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Today's Stichomancy for Kim Kardashian

The first excerpt represents the element of Air. It speaks of mental influences and the process of thought, and is drawn from Facino Cane by Honore de Balzac:

sight, for great power of which he had been robbed.

"Then why do they call you 'the Doge'?" I asked.

"Oh, it is a joke. I am a Venetian noble, and I might have been a doge like any one else."

"What is your name?"

"Here, in Paris, I am Pere Canet," he said. "It was the only way of spelling my name on the register. But in Italy I am Marco Facino Cane, Prince of Varese."

"What, are you descended from the great /condottiere/ Facino Cane, whose lands won by the sword were taken by the Dukes of Milan?"

"/E vero/," returned he. "His son's life was not safe under the

The second excerpt represents the element of Fire. It speaks of emotional influences and base passions, and is drawn from The Return of Tarzan by Edgar Rice Burroughs:

and then another angry altercation ensued when one of the sailors accused Clayton and Monsieur Thuran of conspiring to control the provisions so that they could have the lion's share.

"Some one should take command of this boat," spoke up Jane Porter, thoroughly disgusted with the disgraceful wrangling that had marked the very opening of a forced companionship that might last for many days. "It is terrible enough to be alone in a frail boat on the Atlantic, without having the added misery and danger of constant bickering and brawling among the members of our party. You men should elect a leader, and then abide by his decisions in all matters. There is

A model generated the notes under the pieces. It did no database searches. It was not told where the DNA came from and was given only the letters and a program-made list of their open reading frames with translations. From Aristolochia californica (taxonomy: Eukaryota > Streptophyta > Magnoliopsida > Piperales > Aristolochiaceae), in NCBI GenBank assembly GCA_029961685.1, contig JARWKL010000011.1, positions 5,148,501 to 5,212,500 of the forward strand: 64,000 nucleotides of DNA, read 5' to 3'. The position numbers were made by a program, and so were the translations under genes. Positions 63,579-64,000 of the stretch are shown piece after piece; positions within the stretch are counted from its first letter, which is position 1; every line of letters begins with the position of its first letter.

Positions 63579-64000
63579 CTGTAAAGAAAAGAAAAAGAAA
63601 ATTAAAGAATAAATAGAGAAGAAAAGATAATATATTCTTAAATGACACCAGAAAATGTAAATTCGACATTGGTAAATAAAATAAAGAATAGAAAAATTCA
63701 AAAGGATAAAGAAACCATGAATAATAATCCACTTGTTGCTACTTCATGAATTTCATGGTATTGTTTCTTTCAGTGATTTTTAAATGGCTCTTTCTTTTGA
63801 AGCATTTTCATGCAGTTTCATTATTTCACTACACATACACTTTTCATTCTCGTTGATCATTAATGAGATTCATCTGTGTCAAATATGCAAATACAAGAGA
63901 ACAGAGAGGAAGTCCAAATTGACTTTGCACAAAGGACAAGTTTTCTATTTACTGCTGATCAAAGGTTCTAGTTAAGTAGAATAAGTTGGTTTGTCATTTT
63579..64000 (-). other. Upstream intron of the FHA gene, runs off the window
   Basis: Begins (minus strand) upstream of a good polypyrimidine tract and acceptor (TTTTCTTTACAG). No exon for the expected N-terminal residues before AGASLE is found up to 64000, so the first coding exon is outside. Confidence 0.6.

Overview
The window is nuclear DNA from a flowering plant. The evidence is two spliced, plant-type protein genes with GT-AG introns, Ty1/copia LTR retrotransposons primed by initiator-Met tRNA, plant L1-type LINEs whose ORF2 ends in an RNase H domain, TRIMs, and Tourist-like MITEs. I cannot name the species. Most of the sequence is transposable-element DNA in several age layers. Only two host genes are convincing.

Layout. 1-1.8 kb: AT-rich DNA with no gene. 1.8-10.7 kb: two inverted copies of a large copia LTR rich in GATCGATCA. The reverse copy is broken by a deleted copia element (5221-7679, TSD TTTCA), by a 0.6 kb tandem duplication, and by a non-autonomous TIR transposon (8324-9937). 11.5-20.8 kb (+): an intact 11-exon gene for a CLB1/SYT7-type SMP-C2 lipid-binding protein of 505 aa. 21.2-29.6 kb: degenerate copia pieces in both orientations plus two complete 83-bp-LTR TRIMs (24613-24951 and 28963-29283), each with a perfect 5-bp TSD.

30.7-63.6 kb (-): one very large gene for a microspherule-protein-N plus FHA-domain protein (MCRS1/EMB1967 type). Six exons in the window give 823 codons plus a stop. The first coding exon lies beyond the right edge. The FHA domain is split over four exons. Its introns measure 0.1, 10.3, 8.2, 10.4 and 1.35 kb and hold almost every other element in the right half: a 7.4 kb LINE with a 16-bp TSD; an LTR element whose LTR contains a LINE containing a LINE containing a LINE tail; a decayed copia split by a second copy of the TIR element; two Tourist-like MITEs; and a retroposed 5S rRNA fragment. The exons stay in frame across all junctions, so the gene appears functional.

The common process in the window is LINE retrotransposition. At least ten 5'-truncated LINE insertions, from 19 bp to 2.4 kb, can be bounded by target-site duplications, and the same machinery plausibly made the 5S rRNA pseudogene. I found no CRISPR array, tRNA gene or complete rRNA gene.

The Return of Tarzan
The third excerpt represents the element of Water. It speaks of pure spiritual influences and feelings of love, and is drawn from The Case of the Registered Letter by Grace Isabel Colbron and Augusta Groner:

on the desk. The commissioner handed it to Muller. It was an evening paper, dated G-, September 24th, and it gave an elaborate account, in provincial journalese, of the discovery that morning of the body of John Siders, evidently murdered, in his lodgings. The main facts to be gathered from the long-winded story were as follows:

John Siders had rented the rooms in which he met his death about ten days before, paying a month's rent in advance. The lodgings consisted of two rooms in a little house in a quiet street. It was a street of simple two-story, one and two family dwellings, occupied by artisans and small tradespeople. There were many open spaces, gardens and vacant lots in the street. The house in which Siders

The fourth excerpt represents the element of Earth. It speaks of physical influences and the impact of the unseen on the visible world, and is drawn from The Research Magnificent by H. G. Wells:

this fuss and clamour about nothing, should clamour for him in vain. . . .


"But how closely," cried White, in a mood of cultivated enthusiasm; "how closely must all the poor little stories that we tell to-day follow in the footsteps of the Great Exemplars! A little while ago and the springtime freshness of Tobias irradiated the page. Now see! it is Christian--."

Indeed it looked extremely like Christian as Benham went up across the springy turf from Epsom Downs station towards the crest of the hill. Was he not also fleeing in the morning sunlight from the City